Education Project – Mpe Fursa Akasome

RFO works with Maasai communities in Northern Tanzania; currently in four villages of Eastern Serengeti namely Madaiduru, Oldonyowas, Olirien and Lopolun as well as Bangata Ward in Meru District. Despite the fact that, the government of Tanzania provides free secondary school education, but majority rural communities cannot afford other severe associated expenses. We work to cover this gap by supporting beneficiaries’ girls with uniforms, all stationeries, health insurance, transport fare, mattresses, mosquitos’ nets, and other necessary supplies while also paying full school fees for girls studying in private boarding schools who often fail to get chances in government schools.

These efforts are currently supported by individual donors and Naona Maassai Tours ltd, through their program of responsible Tourism and positive impact. The project work to identify girls who are nearly to complete Primary schools and would not otherwise proceed with secondary education due to reasons mentioned above such as early pregnancies, forced marriages, Female Genital Mutilation ect. Our teams work with school staffs, local leaders at village, ward and district levels, and traditional leaders in assessing different aspects and risks associated to household economic stability, cultural norms, parents’ perspectives and willingness to send girls to schools.

RFO staffs in cooperation with local leaders submit applications after visiting the applicant’s family boma-Maasai homestead to verify that a scholarship is justified. This is after verifying circumstances required in the applications, and then after the application is submitted back to RFO for further review and action whereby the most unprivileged girls and those in risks are given first priority. 

Girls are enrolled in boarding schools, where they will receive better nutrition, structured study time, and health care, and they will also be away from family and peer pressure to marry when they reach puberty. RFO keep communication with parents, girls and school staffs and village’s authority in order to ensure girls are hardly studying, healthy, and cooperating well with parents in normal economic life when they come home for school breaking often in April, June and December.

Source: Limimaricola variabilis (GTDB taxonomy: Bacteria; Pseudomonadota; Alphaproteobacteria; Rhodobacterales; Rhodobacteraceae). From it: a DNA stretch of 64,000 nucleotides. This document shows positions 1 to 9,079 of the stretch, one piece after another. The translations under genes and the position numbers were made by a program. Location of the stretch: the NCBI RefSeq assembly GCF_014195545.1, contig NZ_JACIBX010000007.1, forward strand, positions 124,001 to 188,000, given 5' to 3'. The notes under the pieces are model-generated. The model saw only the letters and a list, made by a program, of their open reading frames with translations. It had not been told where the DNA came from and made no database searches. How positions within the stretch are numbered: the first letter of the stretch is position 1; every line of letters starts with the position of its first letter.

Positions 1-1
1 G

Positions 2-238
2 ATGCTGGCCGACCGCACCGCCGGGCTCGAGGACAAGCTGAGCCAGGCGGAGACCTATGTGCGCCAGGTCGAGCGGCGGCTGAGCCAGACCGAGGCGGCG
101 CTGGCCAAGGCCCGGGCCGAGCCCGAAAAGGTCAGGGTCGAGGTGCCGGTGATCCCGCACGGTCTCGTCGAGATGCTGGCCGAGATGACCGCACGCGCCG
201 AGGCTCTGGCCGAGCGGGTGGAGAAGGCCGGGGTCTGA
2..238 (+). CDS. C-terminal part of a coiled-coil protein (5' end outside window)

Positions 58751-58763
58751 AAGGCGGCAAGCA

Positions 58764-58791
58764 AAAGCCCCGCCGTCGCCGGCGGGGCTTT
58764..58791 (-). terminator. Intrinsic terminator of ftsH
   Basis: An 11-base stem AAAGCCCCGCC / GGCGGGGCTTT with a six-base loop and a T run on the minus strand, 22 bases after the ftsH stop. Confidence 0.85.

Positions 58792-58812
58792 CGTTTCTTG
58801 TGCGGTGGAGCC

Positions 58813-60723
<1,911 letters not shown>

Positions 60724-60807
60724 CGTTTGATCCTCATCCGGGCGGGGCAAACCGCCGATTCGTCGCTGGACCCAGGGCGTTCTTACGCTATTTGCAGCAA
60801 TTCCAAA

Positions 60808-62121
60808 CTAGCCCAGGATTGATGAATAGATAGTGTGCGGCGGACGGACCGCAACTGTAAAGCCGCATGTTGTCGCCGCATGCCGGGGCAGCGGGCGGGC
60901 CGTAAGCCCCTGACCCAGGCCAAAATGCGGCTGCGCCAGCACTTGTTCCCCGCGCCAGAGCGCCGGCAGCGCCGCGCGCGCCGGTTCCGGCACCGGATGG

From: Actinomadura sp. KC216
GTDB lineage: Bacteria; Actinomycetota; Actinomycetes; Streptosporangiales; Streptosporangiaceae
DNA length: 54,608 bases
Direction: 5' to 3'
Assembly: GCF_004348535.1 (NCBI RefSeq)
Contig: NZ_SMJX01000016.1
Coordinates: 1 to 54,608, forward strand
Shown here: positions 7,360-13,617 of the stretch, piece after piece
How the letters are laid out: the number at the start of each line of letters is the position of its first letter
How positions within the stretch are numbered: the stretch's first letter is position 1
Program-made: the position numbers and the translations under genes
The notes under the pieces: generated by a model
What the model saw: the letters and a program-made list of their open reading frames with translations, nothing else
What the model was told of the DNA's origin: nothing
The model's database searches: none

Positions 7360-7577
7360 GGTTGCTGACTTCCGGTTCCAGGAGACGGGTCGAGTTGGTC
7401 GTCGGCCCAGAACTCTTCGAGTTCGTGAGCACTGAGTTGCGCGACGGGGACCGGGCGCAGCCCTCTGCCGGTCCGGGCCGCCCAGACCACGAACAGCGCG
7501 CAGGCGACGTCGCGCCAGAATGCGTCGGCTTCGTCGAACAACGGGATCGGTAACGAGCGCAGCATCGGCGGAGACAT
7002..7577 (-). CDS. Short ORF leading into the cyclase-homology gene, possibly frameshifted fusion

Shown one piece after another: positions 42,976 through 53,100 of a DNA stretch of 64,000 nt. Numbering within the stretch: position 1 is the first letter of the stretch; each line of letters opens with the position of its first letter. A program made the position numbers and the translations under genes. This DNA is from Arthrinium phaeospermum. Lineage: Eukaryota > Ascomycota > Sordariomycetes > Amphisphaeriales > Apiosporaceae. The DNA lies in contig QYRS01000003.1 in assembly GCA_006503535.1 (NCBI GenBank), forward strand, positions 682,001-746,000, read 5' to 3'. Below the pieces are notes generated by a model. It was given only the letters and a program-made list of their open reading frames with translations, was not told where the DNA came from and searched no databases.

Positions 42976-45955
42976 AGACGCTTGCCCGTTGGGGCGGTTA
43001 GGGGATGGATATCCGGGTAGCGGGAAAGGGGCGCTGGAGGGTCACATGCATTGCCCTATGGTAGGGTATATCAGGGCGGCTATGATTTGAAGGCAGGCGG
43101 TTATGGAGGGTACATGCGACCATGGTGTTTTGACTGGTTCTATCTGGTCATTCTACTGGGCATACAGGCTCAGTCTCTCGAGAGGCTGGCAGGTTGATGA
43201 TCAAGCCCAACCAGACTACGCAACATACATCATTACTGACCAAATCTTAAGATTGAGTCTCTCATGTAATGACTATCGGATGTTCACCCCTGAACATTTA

Community engagement and Scholarship provision

In every December RFO calls for community assembly in a specific day for handling scholarships to beneficiaries. This is a whole community participated events which means promoting and advocating girl’s right of education and the importance of education to Maasai community in General. The day brings together students, parents, role models and special traditional speakers and government authorities. During this day the main agenda is to address significant of education to all and identify barriers related to cultural practices, poverty and government policies which do affect schooling in Maasai Communities In this day, th community is motivated and informed on the operation on the program and their position in supporting its sustainability and success.

What we expect by Educating Maasai Girls

  1. An educated girl knows the risks of unprotected, casual sex and will therefore help to combat the spread of HIV and other sexually transmitted diseases. She will be better equipped to handle pregnancy and the health complications associated with bearing a child. This, in turn, will significantly improve maternal and infant health, allowing for healthier future generations.
  2. Education in a proper approach for Maasai girls to escape the oppressive cultural practices such as forced marriage, early pregnancies and female genital mutilation (FGM). As a result, an educated woman is less likely to inflict these practices upon her own children and would have knowledge on her rights and enjoy self freedom of choice.
  3. Educated Maasai girls are more likely to be involved in advocacy efforts to preserve their cultural heritage at local, national, and international levels. They can speak out against cultural appropriation, work to ensure the recognition and protection of their cultural heritage, and promote cultural exchange and understanding.
  1. Maasai women are responsible for gathering firewood and water, which gives them a unique perspective on the importance of protecting forests and wildlife habitats. Educating them would increase their skills, knowledge, and influence in decision making on managing, protecting ecosystems as well as enforce laws against illegal hunting and logging.

An educated Maasai girl is more likely to develop and attain self dreams on leadership and professional skills and would ensure community wellbeing in economic affairs, politics, human rights, democracy, health, education and empowerment of fellow women.

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